Time for our monthly meeting of the SCIENCE FRIDAY Book Club. Here with me are SCIENCE FRIDAY's multimedia editor, Flora Lichtman, and our senior producer, Annette Heist. And this month we have the physics - physics on our to-do list, right? A classic book by Richard Feynman, Annette?
ANNETTE HEIST, BYLINE: That's right. It is called "Surely You're Joking, Mr. Feynman!: Adventures of a Curious Character."
This is SCIENCE FRIDAY. I'm Ira Flatow. There it was in big, bold type on the Fox News website, how Twitter may have tipped the election for Romney. A column written by Juan Williams, who points out that Twitter reported there were, quote, a whopping 10.3 million tweets during the first debate, unquote.
Next up, the science of monsters. Like most myths, there are some real-world phenomena behind the stories. Take vampires, for example. Let me read you a passage from Bram Stoker's "Dracula," where Professor Van Helsing describes the monster.
Earthquakes, terrorist attacks and muggings have all scared people to death. Sporting events, too, sometimes cause frenzied fans to drop dead. Neurologist Martin Samuels of Brigham and Women's Hospital explains how positive or negative excitement can lead to a heart-stopping surge of adrenaline.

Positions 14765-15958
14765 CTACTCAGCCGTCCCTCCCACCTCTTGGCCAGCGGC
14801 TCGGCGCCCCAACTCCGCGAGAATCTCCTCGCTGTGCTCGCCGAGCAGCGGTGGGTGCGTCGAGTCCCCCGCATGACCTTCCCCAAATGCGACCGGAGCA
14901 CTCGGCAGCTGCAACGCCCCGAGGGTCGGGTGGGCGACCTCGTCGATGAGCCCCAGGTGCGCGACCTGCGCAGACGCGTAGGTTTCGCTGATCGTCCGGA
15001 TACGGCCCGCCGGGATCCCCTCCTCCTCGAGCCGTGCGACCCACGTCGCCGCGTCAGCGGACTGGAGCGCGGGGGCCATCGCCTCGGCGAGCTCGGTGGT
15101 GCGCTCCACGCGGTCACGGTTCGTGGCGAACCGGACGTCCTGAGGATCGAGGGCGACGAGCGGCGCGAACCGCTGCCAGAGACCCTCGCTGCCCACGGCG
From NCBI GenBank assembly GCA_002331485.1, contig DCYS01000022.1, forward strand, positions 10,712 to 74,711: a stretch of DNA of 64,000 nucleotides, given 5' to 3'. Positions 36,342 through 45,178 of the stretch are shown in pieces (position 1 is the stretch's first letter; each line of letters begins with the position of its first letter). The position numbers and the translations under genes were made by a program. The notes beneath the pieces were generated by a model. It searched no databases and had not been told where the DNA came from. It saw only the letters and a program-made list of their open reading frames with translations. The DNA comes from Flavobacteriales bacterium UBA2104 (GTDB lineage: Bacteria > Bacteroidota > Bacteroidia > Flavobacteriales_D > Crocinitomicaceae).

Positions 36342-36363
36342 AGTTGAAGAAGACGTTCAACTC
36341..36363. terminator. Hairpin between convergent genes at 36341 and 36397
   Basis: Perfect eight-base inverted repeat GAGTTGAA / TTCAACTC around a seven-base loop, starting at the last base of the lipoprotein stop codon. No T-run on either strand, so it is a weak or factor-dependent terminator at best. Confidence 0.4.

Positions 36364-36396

Originally published on Fri October 26, 2012 10:17 am
Credit Peter Steffen / AFP/Getty Images
Thirty years ago, the primatologist Frans de Waal published Chimpanzee Politics, a wonderful bombshell of a book that revealed the depth of chimpanzees' social complexity. Based on long-term observations at Arnhem Zoo in the Netherlands, many of de Waal's descriptions match comfortably with what chimpanzees in the wild have since been observed to do.
A study linking the artificial sweetener aspartame — which is found in lots of diet sodas — to a possible cancer risk in people was set to make a splash earlier this week. But shortly before the paper was published, in a very unusual move, the scientific leaders at the hospital released a statement saying the findings were too weak to promote.